29 Main Street
W. N. POTTER
GRAIN STORES, Inc.
Northampton, Mass. Tel. 228
COSIMO SERIO, Reg. Phar.
63 State Street Noithampton, Mass.
CLEANERS and DYERS
56 Ma'ket Street Northampton, Mass.
CAR WASHING — S&H GREEN STAMPS
LUBRICATION — AUTO REPAIRS
Phone 576 Williamsburg
THE LUNCH BOX
THE HAYDENVILLE CO.
SUNSHINE FEED STORE
King Street Northampton
"A Wayne Feed for Every Need"
R. WATLING. Prop
MEATS — GROCERIES
HICKEY'S ICE CREAM BAR
Cigarettes — Magazines
Cigars — Newspapers
Swift's Ice Cream
Bridge Street Haydenville
WOOD & STRAND
All Kinds of
ROUGH and FINISHED LUMBER
LATHE DOWELS BANDSAWING
Goshen Tel. Williamsburg 4073
FRANCIS DRESSER, JR.
EXPERT RADIO REPAIR
Goshen, Mass. Tel. Williamsburg 4895
WM. BAKER & SON
Service — Courtesy — Satisfaction
Telephone 2341 Chesterfield
H. D. STANTON
West Chesterfield Telephone 2523
S. A. HEALY AND SONS
TRUCKING and EXCAVATING
GO TO BRANDLE'S FIRST
To Save Time and Trouble for Your
Main Street Northampton
C. F. JENKINS
ICE CREAM — STATIONERY
GREETING CARDS — MEDICINES
TWIN CEDAR NURSERY
EVERGREENS — PERENNIALS
PHOTO BY JONES
For Expert Photographic Work ]
Call Williamsburg 543
E. I. GLARE & SON
NEW ENGLAND'S OLDEST
150-154 Main Street Northampton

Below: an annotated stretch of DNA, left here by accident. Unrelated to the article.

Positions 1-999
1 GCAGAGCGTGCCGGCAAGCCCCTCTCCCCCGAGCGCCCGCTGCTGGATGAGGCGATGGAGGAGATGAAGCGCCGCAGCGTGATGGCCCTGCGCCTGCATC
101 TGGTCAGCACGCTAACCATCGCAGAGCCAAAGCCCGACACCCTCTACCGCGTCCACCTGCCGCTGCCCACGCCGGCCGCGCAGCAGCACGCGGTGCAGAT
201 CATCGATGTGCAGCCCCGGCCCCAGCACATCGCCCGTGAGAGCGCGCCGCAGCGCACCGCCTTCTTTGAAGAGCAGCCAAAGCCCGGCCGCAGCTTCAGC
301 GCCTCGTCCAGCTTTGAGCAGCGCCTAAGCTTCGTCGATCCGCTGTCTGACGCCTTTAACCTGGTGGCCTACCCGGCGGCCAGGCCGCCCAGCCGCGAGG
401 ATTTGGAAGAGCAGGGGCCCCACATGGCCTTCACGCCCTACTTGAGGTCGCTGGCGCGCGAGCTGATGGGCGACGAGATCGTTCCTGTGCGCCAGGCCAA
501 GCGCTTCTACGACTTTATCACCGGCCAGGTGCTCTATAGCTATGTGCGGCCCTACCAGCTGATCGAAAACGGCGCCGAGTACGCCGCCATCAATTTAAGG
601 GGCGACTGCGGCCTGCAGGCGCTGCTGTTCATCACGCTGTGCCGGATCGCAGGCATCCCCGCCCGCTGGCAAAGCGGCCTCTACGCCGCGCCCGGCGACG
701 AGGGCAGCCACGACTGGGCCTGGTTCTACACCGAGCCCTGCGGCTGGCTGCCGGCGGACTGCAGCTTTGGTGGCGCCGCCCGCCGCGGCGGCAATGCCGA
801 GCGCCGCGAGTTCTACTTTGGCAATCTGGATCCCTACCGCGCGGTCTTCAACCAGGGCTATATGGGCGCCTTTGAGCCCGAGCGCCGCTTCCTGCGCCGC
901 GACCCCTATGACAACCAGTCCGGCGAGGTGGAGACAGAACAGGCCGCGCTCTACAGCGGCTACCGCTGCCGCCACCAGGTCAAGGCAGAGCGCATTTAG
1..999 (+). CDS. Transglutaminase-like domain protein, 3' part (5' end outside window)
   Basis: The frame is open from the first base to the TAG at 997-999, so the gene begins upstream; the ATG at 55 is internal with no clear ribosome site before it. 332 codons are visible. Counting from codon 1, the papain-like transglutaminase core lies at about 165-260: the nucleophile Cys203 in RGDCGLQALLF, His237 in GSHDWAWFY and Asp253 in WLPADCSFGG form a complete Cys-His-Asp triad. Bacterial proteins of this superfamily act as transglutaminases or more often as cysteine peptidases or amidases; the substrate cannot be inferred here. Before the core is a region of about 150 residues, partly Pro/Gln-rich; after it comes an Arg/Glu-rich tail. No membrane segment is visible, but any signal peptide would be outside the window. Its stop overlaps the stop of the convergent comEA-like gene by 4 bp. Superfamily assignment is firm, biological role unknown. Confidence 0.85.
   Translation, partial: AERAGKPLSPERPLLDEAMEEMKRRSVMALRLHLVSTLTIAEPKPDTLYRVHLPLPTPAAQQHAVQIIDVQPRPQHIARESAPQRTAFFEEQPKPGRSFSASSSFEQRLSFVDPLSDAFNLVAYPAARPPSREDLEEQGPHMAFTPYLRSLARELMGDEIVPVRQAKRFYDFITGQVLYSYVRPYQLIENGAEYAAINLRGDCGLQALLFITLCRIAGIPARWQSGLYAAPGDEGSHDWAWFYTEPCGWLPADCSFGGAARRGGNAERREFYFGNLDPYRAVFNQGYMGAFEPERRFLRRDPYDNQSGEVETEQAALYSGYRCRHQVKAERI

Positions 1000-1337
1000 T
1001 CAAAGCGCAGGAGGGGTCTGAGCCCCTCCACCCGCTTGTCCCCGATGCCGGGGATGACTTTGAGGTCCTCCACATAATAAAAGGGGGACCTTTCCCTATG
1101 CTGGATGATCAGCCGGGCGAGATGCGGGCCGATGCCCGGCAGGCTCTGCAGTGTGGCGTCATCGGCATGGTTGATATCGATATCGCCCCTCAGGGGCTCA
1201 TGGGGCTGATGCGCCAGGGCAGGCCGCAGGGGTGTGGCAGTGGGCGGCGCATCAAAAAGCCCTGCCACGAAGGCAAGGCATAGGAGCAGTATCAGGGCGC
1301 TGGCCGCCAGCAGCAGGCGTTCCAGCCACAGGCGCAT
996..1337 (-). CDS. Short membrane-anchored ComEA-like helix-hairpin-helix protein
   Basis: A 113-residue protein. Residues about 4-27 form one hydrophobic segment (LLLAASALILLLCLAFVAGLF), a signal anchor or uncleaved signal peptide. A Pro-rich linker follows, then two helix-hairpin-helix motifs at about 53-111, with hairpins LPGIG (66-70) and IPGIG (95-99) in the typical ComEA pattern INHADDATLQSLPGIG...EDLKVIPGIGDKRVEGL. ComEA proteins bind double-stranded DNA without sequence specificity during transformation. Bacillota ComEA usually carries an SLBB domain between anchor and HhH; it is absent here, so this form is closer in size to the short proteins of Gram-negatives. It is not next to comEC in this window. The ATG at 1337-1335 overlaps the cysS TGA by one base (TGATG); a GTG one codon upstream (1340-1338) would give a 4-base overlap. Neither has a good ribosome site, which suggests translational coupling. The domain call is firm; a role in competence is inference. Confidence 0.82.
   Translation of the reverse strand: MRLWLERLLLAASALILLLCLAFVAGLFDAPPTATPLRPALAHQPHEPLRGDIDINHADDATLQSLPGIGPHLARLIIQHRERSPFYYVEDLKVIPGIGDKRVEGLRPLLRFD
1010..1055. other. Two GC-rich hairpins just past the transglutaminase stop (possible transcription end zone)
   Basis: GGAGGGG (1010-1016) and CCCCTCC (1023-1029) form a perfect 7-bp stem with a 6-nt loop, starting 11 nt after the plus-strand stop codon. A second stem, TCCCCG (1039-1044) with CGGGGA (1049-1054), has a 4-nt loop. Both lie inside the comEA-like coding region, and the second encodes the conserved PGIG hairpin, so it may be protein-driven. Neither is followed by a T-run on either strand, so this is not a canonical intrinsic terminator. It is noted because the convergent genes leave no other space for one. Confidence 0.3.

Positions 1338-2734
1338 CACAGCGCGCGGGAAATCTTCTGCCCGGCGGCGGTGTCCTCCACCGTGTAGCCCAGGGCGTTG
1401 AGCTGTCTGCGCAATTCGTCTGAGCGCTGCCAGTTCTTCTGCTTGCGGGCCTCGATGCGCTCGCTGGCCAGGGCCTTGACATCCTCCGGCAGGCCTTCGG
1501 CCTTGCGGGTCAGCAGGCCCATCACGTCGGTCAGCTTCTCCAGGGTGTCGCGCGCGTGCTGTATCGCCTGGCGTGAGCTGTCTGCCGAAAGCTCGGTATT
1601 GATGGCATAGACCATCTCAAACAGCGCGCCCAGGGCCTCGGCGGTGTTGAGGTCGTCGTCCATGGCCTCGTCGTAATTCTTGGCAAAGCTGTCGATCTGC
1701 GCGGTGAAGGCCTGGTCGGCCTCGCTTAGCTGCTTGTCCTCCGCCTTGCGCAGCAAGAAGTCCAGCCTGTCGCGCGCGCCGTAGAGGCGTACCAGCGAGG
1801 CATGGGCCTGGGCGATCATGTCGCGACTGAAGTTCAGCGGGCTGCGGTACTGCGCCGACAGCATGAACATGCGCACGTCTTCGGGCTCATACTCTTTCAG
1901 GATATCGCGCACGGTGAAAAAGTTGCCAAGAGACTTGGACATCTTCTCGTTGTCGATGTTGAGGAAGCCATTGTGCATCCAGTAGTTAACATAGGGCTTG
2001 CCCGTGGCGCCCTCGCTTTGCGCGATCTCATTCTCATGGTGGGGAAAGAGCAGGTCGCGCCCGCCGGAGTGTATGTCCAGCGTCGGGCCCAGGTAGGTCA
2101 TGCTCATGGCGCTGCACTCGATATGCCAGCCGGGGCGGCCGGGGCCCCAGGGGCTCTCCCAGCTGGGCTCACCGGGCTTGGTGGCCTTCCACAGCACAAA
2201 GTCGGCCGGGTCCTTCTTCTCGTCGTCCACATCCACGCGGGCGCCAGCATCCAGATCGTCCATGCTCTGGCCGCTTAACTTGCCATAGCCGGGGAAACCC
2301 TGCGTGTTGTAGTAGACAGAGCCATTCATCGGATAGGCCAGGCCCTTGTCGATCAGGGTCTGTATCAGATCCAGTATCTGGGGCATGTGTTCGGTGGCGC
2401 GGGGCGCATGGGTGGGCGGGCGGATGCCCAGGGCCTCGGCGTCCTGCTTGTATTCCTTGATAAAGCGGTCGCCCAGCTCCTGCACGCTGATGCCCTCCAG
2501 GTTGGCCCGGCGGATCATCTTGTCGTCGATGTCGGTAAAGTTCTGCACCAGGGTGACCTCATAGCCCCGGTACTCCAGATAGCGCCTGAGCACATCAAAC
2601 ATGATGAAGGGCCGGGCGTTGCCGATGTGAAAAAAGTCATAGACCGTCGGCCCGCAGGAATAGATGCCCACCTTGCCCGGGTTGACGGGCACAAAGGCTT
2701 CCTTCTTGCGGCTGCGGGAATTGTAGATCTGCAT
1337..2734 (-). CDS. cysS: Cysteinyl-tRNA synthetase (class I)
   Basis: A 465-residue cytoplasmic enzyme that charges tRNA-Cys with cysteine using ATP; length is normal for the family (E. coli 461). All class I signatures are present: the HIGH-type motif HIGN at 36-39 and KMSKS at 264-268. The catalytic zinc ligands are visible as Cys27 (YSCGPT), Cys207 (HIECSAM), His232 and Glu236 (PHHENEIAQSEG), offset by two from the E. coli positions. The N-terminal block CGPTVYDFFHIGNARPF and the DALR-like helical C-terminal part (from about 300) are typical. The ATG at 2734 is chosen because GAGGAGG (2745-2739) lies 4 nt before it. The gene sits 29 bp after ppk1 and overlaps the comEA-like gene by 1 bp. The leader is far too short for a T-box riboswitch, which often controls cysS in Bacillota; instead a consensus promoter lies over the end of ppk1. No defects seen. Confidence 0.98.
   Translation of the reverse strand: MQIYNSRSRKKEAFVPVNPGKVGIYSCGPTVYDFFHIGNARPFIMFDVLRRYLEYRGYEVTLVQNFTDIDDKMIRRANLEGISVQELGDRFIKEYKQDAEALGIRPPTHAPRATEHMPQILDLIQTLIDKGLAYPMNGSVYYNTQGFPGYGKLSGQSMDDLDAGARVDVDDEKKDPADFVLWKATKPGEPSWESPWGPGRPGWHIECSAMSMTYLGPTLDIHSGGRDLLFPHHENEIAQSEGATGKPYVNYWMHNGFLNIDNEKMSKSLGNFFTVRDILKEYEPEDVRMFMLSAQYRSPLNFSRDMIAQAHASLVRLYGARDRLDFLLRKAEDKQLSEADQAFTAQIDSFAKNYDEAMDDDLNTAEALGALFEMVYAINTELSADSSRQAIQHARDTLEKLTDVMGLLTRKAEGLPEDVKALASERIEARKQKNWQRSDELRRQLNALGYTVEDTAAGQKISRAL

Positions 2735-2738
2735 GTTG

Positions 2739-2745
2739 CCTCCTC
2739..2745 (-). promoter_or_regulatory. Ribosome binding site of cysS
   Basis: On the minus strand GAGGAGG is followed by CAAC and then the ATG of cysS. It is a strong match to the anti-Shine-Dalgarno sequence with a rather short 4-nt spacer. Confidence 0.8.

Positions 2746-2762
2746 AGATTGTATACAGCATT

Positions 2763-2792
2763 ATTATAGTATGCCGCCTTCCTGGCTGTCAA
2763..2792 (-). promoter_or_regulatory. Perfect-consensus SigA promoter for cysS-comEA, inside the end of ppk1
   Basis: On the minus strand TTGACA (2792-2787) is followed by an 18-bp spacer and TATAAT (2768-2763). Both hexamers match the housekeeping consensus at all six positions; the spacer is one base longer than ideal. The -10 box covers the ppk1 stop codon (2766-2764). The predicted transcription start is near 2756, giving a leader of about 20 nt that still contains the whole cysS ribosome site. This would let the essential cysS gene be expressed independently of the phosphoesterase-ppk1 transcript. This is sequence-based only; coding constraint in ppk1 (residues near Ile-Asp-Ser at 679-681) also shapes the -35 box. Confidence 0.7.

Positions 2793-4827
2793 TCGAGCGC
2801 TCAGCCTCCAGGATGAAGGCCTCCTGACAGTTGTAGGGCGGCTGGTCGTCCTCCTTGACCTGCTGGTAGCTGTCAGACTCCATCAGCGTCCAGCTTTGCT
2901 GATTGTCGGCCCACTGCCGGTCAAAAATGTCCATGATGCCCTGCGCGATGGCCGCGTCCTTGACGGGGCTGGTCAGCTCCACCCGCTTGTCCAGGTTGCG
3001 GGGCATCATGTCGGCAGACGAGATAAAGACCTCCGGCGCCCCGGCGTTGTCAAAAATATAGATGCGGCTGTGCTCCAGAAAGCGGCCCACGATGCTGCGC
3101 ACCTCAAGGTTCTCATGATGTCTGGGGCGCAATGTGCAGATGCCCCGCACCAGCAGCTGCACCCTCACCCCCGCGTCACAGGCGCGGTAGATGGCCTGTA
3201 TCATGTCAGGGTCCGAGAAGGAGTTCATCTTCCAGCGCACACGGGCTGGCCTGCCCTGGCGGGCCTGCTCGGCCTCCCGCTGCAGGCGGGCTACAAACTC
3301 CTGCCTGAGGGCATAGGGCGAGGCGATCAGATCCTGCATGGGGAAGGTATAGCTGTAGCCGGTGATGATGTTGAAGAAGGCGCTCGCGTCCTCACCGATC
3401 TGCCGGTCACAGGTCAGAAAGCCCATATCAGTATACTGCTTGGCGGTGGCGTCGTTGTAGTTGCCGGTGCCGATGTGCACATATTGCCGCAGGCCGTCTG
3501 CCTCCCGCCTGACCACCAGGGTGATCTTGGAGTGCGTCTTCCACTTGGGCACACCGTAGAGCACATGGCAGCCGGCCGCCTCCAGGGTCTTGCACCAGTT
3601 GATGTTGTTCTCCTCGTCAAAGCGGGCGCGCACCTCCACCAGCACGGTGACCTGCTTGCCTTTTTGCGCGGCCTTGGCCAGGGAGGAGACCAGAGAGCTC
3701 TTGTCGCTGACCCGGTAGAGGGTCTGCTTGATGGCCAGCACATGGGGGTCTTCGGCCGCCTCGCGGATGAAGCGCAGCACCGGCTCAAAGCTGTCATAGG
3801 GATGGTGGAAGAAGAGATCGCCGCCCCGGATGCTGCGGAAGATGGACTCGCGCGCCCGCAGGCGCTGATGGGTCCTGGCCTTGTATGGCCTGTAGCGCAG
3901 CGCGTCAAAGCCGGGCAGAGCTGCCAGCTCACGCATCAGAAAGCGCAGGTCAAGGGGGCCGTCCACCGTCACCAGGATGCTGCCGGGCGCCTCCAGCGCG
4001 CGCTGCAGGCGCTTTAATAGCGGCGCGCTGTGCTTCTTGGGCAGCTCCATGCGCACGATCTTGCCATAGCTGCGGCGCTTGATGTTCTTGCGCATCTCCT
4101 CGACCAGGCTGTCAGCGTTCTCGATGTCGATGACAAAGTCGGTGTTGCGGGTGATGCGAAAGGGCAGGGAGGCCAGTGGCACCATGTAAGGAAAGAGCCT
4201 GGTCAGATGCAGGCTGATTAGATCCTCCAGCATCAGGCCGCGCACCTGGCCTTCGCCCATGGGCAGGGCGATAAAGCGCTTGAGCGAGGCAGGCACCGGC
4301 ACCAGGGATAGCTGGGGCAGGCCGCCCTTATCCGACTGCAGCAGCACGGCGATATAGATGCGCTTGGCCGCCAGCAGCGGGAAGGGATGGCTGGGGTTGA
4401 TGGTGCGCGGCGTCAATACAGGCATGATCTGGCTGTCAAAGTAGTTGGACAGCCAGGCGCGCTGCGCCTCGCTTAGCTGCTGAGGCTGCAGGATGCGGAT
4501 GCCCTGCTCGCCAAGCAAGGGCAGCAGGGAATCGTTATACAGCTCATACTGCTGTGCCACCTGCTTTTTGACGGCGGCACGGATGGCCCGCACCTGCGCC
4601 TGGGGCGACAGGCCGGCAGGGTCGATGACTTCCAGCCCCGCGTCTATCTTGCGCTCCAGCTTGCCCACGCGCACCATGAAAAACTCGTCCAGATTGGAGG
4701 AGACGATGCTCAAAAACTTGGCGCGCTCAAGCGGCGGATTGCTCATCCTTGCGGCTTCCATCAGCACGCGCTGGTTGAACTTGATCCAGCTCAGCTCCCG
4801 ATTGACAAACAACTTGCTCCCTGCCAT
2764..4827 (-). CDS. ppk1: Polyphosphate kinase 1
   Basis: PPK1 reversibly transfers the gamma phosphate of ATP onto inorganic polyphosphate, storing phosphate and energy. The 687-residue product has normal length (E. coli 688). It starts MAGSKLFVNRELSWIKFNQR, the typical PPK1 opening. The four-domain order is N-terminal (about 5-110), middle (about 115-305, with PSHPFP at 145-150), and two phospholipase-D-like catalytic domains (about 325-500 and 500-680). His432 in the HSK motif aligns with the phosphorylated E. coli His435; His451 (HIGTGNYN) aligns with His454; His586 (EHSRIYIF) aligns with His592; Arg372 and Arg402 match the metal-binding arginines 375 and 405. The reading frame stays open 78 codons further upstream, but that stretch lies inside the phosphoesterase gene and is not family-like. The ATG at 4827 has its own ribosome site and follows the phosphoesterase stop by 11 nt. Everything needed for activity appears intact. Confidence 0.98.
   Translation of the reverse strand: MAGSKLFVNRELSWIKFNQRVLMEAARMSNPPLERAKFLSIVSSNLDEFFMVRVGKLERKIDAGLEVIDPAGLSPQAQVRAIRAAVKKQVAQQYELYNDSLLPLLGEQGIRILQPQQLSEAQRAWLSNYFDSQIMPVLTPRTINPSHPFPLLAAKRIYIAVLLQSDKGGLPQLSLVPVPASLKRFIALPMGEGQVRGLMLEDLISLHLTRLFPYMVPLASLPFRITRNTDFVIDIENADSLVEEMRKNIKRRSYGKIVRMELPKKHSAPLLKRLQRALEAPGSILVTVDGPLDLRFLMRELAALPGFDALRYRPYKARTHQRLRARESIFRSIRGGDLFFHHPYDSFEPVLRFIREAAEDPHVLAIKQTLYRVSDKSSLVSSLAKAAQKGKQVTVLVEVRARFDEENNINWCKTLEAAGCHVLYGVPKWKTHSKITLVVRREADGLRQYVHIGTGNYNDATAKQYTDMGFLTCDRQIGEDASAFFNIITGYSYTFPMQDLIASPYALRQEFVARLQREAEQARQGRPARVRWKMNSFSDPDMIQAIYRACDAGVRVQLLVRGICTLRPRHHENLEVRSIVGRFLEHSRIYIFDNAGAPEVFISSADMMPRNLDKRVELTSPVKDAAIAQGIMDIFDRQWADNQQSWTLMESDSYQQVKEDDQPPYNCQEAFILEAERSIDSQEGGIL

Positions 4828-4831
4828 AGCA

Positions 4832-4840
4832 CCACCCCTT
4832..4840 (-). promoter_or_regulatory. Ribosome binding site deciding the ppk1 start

HERBS and ANNUALS
For Rock Garden and Border
VILLAGE HILL NURSERY
Quality Cleaning — Dyeing
Weekly Pickup — Delivery Service
4 Main Street Williamsburg
G. J. MORRISON
163 Main — Opposite McCallum's
NORTHAMPTON COMMERCIAL COLLEGE
In a period of national emergency the well-trained can be of
greatest service to our country.
To make it possible for young men and women to complete their
education sooner, we are offering an accelerated program which will
allow one-half semester's work to be completed during the
Seniors may register for either the July or September Terms.
Printing Co*, Inc.
Rear 20 Arnold St.
HELEN J. TODD
HELEN TODD'S FABRIC MART
Phone 418 16 Crafts Avenue
MACDONALD'S SHOE SHOP
State Street Northampton
185 Main Street Northampton
DR. O. T. DEWHURST
TER - CAN - GA - KNOLL
201 Main Street Northampton, Mass.
HAMPSHIRE MOTOR SALES
SALES — SERVICE
286 King Street Northampton, Mass.
R. E. CHAPMAN CO.
ARTESIAN and GRAVEL PACKED WELLS
Telephone Amherst 92-W Edwin E. Wolfe
HARDWARE SUPPLY CO.,
Northampton Tel. 4250
ACME AUTO BODY
220 King Street Northampton, Mass.